Are workers free to voice any philosophical belief in the workplace?
Are workers free to voice any philosophical belief in the workplace? This summer, the Employment Appeal Tribunal handed down a judgment which has significant implications for freedom of conscience and of speech. Peter Livingstone reports on the issue.
Maya Forstater was a researcher and adviser. When her consultancy was not renewed, she complained to the Employment Tribunal that the reason was because of her beliefs. Some of her colleagues had been offended by tweets she had posted. In the tweets, she had criticised the government's planned changes to the Gender Recognition Act. Though gender identity was an important part of the case, the judgment in fact related to the freedoms of belief and of expression protected by articles 9 and 10 of the European Convention on Human Rights and the Equality Act 2010. She lost in the Employment Tribunal and decided to appeal.
The Employment Appeal Tribunal, in finding for Ms Forstater on whether her beliefs were protected, said that with very few exceptions (such as relating to support for totalitarian or Nazi ideologies) workers are free to hold whatever philosophical belief they choose.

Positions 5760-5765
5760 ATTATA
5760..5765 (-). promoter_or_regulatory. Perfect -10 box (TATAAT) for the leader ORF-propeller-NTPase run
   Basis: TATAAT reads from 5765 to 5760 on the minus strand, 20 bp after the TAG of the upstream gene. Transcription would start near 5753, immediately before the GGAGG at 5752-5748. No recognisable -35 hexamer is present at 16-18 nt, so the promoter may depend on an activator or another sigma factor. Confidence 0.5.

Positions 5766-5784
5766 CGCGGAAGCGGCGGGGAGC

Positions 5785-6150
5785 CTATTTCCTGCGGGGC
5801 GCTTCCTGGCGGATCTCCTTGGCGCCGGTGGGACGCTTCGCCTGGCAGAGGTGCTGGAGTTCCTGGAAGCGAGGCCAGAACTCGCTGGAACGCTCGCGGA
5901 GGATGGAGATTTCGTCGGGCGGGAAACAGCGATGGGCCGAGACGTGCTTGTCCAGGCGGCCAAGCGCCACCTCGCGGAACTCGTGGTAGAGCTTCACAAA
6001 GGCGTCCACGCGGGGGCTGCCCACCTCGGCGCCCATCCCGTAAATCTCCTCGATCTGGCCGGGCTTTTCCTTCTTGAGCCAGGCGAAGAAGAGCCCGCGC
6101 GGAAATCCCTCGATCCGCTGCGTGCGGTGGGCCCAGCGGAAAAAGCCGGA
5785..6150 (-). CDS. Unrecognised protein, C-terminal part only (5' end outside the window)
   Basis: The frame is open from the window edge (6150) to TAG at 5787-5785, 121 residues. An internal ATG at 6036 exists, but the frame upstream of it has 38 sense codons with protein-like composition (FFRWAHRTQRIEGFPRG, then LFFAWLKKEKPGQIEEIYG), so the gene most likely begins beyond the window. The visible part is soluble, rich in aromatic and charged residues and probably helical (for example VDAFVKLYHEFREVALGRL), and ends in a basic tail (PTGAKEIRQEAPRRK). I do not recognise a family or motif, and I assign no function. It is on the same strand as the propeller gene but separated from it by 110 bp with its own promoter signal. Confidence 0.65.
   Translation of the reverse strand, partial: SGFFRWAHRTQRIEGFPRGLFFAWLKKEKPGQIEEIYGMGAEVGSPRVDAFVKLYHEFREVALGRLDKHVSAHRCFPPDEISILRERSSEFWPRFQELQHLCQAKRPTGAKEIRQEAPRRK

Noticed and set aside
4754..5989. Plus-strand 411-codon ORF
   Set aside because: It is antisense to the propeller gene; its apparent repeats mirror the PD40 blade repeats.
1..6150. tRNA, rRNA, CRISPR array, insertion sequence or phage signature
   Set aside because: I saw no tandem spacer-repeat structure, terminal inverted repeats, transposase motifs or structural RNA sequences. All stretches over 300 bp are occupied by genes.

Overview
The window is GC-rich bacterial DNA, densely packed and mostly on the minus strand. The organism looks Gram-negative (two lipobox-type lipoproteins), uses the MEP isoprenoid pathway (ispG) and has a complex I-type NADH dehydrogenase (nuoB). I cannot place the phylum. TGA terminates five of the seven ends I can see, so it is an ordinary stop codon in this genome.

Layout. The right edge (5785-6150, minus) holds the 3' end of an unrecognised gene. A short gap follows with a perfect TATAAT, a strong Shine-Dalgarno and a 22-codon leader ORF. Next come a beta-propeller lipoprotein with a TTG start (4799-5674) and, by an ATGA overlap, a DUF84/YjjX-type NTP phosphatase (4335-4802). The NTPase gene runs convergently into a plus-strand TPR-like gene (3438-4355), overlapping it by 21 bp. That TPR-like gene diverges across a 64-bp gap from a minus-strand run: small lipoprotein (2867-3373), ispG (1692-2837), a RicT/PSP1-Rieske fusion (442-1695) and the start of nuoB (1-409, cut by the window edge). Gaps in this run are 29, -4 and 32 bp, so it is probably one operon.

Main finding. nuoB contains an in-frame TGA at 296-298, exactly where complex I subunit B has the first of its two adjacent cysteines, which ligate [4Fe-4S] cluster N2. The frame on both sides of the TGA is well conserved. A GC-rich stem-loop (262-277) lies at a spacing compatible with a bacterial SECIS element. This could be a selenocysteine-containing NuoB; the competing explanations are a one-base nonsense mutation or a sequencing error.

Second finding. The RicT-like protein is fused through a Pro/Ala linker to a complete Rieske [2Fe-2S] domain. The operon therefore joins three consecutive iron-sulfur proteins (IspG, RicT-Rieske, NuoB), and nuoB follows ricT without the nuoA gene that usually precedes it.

How they express that belief may, however, cause them problems in that their actions may amount to intimidation, harassment or bullying. That will depend entirely on the facts and what it is they have said and done. The final hearing will be dealing with this aspect of the case.
The case, while supporting freedom of belief, does not mean employees with opposing views can discriminate against or harass others on account of their beliefs.
It creates difficulties for employers, who may be called upon to police the actions of their staff, to arbitrate between employees where there is a conflict of rights, and to discipline those who have taken things too far.
For more information contact Peter Livingstone Email: email@example.com or call 01935 846235